The virtue of finding cousins through DNA testing is that we often get to connect and discuss those brick wall relatives who've kept us stymied. Having now found about a dozen unsuspecting cousins linked to the ancestry of my mystery paternal grandparents, I haven't missed any opportunities to talk with such potential resources. I ask them such things as, "Well, did they tell you anything about their past?"
In my case, the few relatives I did know on my paternal side recall their parents refusing to talk at all about their roots—going so far as to deny their ethnicity.
Being the ever-curious sort that I am, I still am not willing to take no for an answer, even to my childhood questions, so when I found those DNA cousins, I saw that as my way around those tight-lipped relatives. I asked if they had heard anything about their Polish immigrant ancestors' remembrances of the "old country." My newfound cousins put it this way: nice people, but tight-lipped.
There was clearly something to this sort of story. Why did none of these immigrants ever want to talk about their past?
Perhaps it takes being faced with a genealogical brick wall to inspire us to take any research detour which could potentially lead us to answers. Since I haven't been able to glean a direct lead, I've tried everything, including taking the broader approach of learning Polish phonics (in case I could discover a new way to incorrectly spell those challenging Polish surnames), and informing myself of the timeline of Polish history.
It was in the process of examining the history of the area once known as west Prussia that I've begun to gain an appreciation for why people might never, ever, ever want to remind themselves of such a past: it may have been too traumatic a memory to relive.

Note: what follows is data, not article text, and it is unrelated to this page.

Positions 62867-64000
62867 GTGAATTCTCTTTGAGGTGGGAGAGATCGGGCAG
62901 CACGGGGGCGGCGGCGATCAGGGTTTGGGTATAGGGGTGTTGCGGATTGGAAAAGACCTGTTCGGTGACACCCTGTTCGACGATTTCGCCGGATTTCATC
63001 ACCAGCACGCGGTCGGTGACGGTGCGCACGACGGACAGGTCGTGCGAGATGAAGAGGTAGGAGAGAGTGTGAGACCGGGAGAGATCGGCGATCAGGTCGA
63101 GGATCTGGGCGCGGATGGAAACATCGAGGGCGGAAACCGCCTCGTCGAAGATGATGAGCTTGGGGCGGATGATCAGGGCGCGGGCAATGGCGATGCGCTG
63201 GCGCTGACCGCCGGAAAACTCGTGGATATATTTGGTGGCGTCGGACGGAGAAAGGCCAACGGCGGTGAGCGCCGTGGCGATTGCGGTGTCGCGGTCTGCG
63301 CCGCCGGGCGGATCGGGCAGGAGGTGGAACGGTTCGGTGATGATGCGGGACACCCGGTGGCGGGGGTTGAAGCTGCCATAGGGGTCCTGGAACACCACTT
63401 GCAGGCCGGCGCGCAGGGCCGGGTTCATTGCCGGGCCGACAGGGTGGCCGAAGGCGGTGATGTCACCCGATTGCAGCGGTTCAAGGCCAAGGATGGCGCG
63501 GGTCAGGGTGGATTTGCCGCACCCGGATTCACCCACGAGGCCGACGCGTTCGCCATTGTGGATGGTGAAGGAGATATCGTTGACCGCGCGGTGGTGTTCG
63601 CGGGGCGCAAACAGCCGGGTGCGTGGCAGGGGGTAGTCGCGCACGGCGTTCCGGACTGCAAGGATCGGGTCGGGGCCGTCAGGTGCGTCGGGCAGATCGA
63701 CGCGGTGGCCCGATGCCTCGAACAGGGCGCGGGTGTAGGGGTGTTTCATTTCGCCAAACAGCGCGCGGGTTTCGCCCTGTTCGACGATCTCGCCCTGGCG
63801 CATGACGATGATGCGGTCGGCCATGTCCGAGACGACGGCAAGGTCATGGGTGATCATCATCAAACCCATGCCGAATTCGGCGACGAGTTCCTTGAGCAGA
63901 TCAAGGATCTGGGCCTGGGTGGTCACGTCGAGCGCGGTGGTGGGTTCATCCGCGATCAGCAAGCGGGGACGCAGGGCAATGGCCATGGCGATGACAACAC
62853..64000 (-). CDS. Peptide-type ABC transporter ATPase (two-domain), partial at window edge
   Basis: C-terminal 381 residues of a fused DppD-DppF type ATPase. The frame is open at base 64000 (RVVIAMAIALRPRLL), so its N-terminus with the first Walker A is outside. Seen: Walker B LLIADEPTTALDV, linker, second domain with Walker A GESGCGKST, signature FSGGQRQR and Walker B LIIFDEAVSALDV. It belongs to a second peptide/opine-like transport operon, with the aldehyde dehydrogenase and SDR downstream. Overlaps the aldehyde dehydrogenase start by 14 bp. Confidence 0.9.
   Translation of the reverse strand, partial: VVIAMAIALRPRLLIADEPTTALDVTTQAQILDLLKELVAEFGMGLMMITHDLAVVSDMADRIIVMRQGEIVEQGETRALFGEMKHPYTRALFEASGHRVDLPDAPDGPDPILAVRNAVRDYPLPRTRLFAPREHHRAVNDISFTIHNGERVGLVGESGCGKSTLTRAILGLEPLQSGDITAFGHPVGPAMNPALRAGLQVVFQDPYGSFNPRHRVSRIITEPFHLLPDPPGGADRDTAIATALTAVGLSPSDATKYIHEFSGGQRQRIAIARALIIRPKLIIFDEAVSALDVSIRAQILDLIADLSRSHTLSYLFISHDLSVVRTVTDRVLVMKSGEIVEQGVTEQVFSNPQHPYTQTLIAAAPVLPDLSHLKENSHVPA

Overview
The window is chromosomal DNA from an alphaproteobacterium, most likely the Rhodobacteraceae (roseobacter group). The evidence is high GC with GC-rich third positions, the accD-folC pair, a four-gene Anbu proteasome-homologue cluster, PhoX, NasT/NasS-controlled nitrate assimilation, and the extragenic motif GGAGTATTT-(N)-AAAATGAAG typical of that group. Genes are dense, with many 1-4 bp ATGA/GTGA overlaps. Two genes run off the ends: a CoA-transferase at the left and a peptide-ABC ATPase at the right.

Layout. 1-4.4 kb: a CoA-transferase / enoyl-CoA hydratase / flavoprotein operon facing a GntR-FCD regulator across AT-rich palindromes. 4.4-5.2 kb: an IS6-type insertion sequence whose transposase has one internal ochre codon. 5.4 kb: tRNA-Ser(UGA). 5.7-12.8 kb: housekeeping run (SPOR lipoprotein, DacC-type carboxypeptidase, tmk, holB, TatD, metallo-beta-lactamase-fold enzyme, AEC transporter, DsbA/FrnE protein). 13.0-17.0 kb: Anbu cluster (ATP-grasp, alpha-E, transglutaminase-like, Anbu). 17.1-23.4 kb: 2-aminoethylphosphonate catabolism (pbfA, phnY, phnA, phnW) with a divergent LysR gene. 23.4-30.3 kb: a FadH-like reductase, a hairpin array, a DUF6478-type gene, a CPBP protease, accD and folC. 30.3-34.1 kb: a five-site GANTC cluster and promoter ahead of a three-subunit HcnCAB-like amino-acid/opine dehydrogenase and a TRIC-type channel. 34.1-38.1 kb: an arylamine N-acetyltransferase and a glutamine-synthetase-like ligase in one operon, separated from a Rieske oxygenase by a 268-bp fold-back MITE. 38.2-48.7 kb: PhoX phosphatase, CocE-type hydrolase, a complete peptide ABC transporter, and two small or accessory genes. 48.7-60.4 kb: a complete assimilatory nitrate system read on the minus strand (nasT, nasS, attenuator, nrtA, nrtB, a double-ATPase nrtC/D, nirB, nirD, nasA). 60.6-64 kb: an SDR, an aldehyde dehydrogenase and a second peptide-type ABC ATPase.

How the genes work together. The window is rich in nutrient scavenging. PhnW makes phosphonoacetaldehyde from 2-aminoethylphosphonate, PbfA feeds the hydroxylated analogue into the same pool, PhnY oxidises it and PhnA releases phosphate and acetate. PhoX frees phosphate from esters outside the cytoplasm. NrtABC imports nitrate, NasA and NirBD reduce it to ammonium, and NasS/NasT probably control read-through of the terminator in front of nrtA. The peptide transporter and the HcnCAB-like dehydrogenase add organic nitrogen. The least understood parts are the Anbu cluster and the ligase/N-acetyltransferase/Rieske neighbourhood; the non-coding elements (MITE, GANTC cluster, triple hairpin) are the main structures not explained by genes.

As far as my Gramlewicz connections went—the surname from my family tree I had set as my research goal for December—there was one person claiming that name who kept surfacing in my research for years. I could never quite figure out why he kept showing up when I researched those distant Gramlewicz relatives in Brooklyn—that niece Anna and her family who returned to Poland—but this time, finally, I may have found a connection. If not to my line, at least it is a connection which ties together one branch of that family in a way I can document and verify.
It doesn't hurt to realize this was a person well-known enough to have been mentioned occasionally in newspaper reports spanning a few decades. Apparently, he was considered controversial in his circles. No matter the cause for such controversy, eventually everyone dies, and this man was no exception. Thankfully, noted as he was in his life's calling, his passing was also noted in regional newspapers, including a mention about his origin in Poland and the names of family members.
You can be sure I was on that one, once I discovered it—and despite the tenuous resource of a newspaper article, we'll see this week what connections we can make back to that tiny village both he and my Polish kin once called home: Żerków.